Rashi’s Grade 7 class embarked last week on its first-ever civil rights trip through the American South. This four-day trip, which was years in the making, took students through Atlanta, Montgomery, Birmingham, and Selma to witness historic sites of the U.S. civil rights movement.
Their first stop was the Martin Luther King Center in Atlanta, GA, where they spent time at the tomb of Coretta and Martin Luther King Jr. Students visited the reflecting pool, and then went to MLK’s birth home and the Freedom Hall. The day was capped off with a 2.5-hour ride to Montgomery, AL where the tour would continue at the Southern Poverty Law Center.
The class was led through the first part of the museum, which was dedicated to over 40 martyrs of the civil rights movement, ranging from Dr. Martin Luther King to Cheney, Goodman, and Schumer, to Emmett Till, and many more. Students then watched an educational film which summarized many of the important events of the civil rights movement, and a short film about the present day racial justice movement and the importance of getting involved in things that you see as unjust or wrong. “The students were very engaged, asking excellent questions and sharing the knowledge they had about both the civil rights movement and current events,” wrote Middle School social studies teacher Keith Civin in his report to parents. Another highlight of the day was going to Dexter St. Baptist Church where Martin Luther King Jr. was the chief pastor during much of the early days of the movement, including during the Montgomery Bus Boycott of 1955-56.
“We were led by the wonderful educator Miss Wanda Battle, who told us not only about King’s time in Montgomery but also more importantly the need to love oneself and others around you. To quote Miss Wanda, ‘love is a lifestyle.’ It was quite a sight seeing about ten Rashi students standing in front of the church, where Dr. King once stood singing ‘This Little Love of Mine’,” said Mr. Civin.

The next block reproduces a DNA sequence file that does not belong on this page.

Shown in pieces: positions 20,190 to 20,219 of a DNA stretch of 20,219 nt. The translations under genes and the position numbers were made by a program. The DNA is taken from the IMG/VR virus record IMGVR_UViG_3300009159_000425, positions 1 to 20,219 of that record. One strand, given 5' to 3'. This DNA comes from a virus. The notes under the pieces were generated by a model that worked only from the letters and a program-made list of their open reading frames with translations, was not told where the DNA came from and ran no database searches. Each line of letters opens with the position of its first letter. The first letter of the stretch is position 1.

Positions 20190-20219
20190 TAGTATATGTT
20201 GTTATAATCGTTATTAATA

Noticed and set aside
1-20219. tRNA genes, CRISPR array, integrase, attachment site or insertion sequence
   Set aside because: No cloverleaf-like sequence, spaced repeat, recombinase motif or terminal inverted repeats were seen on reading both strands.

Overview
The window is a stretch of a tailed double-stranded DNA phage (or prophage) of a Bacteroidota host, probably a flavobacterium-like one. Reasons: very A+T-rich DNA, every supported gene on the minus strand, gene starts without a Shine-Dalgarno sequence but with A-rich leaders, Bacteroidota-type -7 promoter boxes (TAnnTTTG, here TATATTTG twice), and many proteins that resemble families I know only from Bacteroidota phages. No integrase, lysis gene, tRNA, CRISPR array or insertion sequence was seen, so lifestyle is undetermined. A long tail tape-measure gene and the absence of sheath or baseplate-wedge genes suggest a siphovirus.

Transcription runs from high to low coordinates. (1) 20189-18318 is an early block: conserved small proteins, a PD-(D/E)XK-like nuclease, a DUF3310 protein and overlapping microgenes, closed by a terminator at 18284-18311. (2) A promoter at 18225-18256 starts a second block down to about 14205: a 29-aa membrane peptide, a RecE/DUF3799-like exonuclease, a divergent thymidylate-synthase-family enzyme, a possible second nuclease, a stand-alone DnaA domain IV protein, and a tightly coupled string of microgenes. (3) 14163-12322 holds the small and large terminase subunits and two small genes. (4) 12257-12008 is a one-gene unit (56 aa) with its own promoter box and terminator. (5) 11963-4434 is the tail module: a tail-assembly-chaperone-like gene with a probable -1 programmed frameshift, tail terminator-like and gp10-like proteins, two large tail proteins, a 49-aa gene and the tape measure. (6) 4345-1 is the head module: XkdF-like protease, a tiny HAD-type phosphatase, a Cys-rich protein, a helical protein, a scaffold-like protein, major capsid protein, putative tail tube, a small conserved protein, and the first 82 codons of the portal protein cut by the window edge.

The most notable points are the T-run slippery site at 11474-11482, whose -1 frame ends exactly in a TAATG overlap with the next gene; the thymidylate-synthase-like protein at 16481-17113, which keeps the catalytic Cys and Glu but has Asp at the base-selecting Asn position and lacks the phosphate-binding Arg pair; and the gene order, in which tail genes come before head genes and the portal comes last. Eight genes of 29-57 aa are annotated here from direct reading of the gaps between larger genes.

The third day was full of amazing experiences. Students were surprised with a visit to Rosa Parks’ former apartment—where she lived when she refused to give up her seat on the bus, effectively kickstarting the Montgomery Bus Boycott four days later. The apartment has been left as it was when Parks moved to Detroit, after receiving death threats in Montgomery. As one student said “that was really cool, I touched the same door knob that Rosa Parks used to touch.”
The class then spent time at The Legacy Museum, where students learned about the history of slavery in the U.S., followed by a very moving visit to the The National Memorial for Peace and Justice, which is dedicated to all those killed by lynching. The next stop was Selma, AL where students saw the National Voting Rights Museum and a Confederate cemetery, and took a walk across the Edmund Pettus Bridge.
By Thursday, the final day of the trip, our 7th graders returned to Atlanta to tour the National Center for Civil and Human Rights. Students began on the first floor of the center, which is dedicated to the work of Martin Luther King, Jr., to examine artifacts such as the original version of his famous speech, “I Have A Dream.” Other highlights were the exhibits on Human Rights issues throughout the world, including LGBTQ rights, law enforcement training, and the fight against human trafficking. Our students came away inspired, energized, and educated by their four days down south, showing utmost respect for the topics and spaces they learned about.
As Mr. Civin noted, “The students experienced things I am sure they never thought they would.”